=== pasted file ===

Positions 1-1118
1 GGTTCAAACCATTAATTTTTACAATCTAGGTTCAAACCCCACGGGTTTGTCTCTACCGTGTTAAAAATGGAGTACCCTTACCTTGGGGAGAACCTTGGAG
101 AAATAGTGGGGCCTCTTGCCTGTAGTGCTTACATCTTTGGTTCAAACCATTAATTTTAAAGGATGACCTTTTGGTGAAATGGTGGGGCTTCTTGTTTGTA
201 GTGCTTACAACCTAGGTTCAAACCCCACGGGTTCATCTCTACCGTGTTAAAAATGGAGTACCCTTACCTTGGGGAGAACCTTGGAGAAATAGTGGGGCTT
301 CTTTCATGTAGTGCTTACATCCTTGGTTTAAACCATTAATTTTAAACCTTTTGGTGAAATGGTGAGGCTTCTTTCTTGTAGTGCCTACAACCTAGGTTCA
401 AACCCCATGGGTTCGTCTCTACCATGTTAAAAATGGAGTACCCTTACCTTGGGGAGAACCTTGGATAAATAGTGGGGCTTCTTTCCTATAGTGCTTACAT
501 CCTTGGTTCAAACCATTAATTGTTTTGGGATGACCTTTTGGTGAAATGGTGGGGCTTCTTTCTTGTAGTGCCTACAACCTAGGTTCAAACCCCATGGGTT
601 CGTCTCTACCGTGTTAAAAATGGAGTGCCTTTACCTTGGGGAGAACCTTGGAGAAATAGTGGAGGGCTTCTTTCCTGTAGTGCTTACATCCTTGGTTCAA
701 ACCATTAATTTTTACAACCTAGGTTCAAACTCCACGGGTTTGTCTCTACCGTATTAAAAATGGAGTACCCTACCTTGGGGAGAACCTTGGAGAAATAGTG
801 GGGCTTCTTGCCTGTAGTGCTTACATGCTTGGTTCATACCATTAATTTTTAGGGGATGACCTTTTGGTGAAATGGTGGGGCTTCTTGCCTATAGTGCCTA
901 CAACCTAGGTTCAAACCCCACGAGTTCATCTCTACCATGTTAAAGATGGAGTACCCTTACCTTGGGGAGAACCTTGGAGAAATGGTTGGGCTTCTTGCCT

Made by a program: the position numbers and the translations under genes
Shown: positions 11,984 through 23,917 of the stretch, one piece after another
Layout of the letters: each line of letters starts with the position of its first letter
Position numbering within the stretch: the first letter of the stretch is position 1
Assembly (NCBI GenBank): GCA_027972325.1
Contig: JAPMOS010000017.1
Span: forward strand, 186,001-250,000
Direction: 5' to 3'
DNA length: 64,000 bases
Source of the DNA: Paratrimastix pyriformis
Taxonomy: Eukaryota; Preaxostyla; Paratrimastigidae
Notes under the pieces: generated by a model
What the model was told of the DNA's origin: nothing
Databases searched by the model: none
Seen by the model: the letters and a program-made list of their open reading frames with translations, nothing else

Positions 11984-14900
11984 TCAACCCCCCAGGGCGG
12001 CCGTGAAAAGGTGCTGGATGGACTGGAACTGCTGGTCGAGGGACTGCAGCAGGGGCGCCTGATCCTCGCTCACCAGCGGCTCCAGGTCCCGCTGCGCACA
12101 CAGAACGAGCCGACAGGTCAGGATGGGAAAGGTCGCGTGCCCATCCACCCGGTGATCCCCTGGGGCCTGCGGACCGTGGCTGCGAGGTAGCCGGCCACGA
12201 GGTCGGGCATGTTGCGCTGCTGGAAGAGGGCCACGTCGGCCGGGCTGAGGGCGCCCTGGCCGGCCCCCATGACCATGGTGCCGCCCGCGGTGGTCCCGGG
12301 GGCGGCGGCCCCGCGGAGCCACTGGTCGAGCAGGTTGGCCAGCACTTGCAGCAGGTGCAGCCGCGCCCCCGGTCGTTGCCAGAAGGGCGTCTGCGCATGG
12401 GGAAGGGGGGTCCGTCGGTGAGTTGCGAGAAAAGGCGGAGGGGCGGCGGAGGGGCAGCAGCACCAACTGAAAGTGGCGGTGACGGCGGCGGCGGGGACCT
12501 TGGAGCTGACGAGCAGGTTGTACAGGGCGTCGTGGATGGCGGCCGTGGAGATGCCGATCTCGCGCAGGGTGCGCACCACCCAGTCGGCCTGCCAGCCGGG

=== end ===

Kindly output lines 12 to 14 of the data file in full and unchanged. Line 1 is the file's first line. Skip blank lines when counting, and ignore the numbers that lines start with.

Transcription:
Made by a program: the position numbers and the translations under genes
Shown: positions 11,984 through 23,917 of the stretch, one piece after another
Layout of the letters: each line of letters starts with the position of its first letter